Leadership at All Levels
Highly effective leadership is essential to ensure high quality practice which meets the needs of our children and young people. ELC professionals at every level, and in all forms of ELC provision, have a role to play in this.
Whether you are responsible for heading up a setting, managing a team, or supporting the development of the children in your setting, it is important that you have a clear recognition of what is meant by 'highly effective leadership', what this looks like in practice for you and your setting, and how it can be continuously improved.
We know that when an organisation supports a culture for the development of leadership at all levels - often referred to as distributed leadership - outcomes for people who use services are improved. By enhancing your leadership knowledge and skills, you can empower your colleagues and work more effectively to support positive life outcomes for children and their families. Strong leaders are able to build and sustain relationships, encourage and motivate staff, improve understanding and skills sets, confidently manage change, and much more.
This section of the resource has been developed specifically to aid those staff at the early stages of the leadership journey; to guide you in recognising leadership qualities in the workplace and to support effective practice day to day. Separate guidance is also currently being developed for those ELC professionals looking to progress or refresh their skills and knowledge.
Whilst managerial responsibilities relate to the operational implementation and maintenance of practices and systems, leadership is enabling yourself – and supporting others - to enhance abilities to achieve goals. In ELC, this means creating and being part of a culture where professionals deliver improved outcomes for children and their families.
The SSSC notes that social services including ELC need effective leadership at all levels. Individuals must commit to continuously develop their own leadership skills and capability, while employers must ensure their organisations develop a supportive organisational culture where individuals can use and enhance their leadership skills. This includes empowering people working in and using social services, and encouraging professional autonomy, creativity, measured risk-taking and initiative. To support the sector in meeting this need, the SSSC has identified 6 key leadership capabilities, covered in more detail on page 16.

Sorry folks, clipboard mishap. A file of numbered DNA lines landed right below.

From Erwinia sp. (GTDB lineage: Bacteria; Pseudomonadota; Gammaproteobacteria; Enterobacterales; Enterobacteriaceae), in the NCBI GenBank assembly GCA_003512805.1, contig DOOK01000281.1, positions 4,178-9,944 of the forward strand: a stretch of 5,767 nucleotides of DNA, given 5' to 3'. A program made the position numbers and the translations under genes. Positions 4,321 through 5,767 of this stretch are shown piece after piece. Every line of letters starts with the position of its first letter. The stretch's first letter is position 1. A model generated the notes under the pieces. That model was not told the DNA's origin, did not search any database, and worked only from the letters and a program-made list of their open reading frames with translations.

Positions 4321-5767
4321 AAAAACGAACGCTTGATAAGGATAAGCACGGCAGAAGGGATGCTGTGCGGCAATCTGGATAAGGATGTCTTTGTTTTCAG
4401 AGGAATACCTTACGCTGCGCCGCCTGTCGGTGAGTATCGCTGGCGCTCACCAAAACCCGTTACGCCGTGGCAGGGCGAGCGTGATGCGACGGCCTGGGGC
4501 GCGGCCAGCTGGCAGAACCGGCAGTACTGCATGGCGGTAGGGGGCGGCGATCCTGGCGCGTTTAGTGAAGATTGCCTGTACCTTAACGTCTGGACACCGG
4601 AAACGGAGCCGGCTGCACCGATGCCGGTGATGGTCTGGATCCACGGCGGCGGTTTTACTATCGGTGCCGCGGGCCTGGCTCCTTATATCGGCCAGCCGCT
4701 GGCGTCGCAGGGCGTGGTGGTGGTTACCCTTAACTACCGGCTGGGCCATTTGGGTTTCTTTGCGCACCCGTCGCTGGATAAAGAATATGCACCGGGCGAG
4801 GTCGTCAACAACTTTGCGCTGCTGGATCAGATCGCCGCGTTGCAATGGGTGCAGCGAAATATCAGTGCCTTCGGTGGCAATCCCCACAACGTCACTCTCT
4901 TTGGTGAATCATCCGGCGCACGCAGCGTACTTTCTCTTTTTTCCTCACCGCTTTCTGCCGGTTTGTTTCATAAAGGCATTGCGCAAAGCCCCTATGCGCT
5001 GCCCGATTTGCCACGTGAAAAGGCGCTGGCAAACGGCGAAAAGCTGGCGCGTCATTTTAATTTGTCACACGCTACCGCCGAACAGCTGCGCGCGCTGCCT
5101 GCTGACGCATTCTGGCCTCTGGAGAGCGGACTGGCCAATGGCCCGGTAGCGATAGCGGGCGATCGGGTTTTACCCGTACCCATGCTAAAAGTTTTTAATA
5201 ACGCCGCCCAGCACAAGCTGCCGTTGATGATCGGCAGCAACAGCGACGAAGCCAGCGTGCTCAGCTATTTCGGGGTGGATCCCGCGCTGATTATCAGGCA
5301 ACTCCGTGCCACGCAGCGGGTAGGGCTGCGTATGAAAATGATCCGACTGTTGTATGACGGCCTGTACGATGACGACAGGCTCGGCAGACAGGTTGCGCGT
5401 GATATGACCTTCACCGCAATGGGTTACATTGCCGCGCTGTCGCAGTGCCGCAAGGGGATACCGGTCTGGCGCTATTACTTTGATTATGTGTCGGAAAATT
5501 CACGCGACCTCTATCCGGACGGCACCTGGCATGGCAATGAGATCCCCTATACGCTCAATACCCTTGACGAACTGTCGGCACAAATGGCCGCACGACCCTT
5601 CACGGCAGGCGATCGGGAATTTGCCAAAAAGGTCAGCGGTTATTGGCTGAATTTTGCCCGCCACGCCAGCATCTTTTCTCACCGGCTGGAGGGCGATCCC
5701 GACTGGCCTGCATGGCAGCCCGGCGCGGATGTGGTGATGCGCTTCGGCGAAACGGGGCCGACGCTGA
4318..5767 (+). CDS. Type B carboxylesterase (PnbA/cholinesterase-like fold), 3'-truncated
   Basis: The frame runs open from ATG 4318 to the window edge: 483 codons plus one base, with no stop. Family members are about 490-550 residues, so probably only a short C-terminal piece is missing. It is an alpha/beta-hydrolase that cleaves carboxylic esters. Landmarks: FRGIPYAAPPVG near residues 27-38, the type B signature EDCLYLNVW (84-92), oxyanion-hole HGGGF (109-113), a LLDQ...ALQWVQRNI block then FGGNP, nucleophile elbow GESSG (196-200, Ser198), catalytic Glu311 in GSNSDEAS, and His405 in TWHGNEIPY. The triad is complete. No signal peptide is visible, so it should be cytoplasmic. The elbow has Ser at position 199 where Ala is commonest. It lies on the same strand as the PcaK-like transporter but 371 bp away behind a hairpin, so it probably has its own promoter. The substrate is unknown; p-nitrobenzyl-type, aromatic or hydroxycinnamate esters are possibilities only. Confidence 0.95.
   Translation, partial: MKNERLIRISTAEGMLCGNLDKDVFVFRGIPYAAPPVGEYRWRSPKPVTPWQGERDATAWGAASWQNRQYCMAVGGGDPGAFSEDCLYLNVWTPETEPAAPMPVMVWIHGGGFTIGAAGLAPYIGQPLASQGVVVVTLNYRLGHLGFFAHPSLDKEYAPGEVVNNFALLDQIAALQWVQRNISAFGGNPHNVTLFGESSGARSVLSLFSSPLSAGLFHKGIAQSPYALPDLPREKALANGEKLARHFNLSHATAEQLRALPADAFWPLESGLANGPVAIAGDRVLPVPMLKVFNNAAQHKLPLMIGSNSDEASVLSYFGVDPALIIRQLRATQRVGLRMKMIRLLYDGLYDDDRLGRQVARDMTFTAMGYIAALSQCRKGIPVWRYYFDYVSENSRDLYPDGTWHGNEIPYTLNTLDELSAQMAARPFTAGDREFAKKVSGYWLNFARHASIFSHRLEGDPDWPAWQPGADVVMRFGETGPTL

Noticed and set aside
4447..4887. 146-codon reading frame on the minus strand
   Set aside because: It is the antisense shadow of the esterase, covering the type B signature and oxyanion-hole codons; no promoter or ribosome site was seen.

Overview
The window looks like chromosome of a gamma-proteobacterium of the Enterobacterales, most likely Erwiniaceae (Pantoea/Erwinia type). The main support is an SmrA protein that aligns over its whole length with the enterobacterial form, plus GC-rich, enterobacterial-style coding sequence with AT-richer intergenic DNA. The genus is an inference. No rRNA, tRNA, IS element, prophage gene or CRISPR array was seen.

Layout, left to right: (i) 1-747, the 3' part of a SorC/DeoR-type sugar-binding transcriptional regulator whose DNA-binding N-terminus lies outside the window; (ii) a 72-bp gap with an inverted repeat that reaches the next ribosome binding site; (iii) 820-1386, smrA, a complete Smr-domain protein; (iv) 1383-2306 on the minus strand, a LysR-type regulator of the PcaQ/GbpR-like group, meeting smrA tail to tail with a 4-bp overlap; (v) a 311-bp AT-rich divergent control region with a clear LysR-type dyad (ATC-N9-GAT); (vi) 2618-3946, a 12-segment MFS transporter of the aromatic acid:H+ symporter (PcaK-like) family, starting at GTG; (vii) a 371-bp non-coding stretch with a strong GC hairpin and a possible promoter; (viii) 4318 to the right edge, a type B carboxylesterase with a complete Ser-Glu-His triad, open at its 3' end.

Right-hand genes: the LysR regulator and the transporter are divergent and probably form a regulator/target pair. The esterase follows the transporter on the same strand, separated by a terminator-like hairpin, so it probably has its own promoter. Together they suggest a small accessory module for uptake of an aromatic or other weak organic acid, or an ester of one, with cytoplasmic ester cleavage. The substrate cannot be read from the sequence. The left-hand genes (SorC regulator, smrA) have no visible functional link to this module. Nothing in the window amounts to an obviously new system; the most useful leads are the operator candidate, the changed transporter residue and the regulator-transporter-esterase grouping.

There are many different approaches, tools and resources to support leadership development in both the ELC and teaching sectors. Much of this is applicable to multiple professions and can be transferred and applied to a range of roles. It is open to you to choose whichever pathway, tools and resources you find most helpful for you on your leadership journey. Equally there are many different types and styles of leadership, and you will recognise which elements of your knowledge and practice to develop to best meet the needs of the children within your setting.
Recognising that research shows that children have the best experience in ELC where there is a range of staff with complementary skills and higher level qualifications, Scottish Government has provided funding to local authorities to develop a new leadership role within ELC since 2018 – the Equity and Excellence Lead. Here is a case study from an experienced ELC professional explaining how she has been able to develop her leadership capabilities to improve practice and achieve positive outcomes:
Gemma Paterson – Equity and Excellence Lead in Grangemouth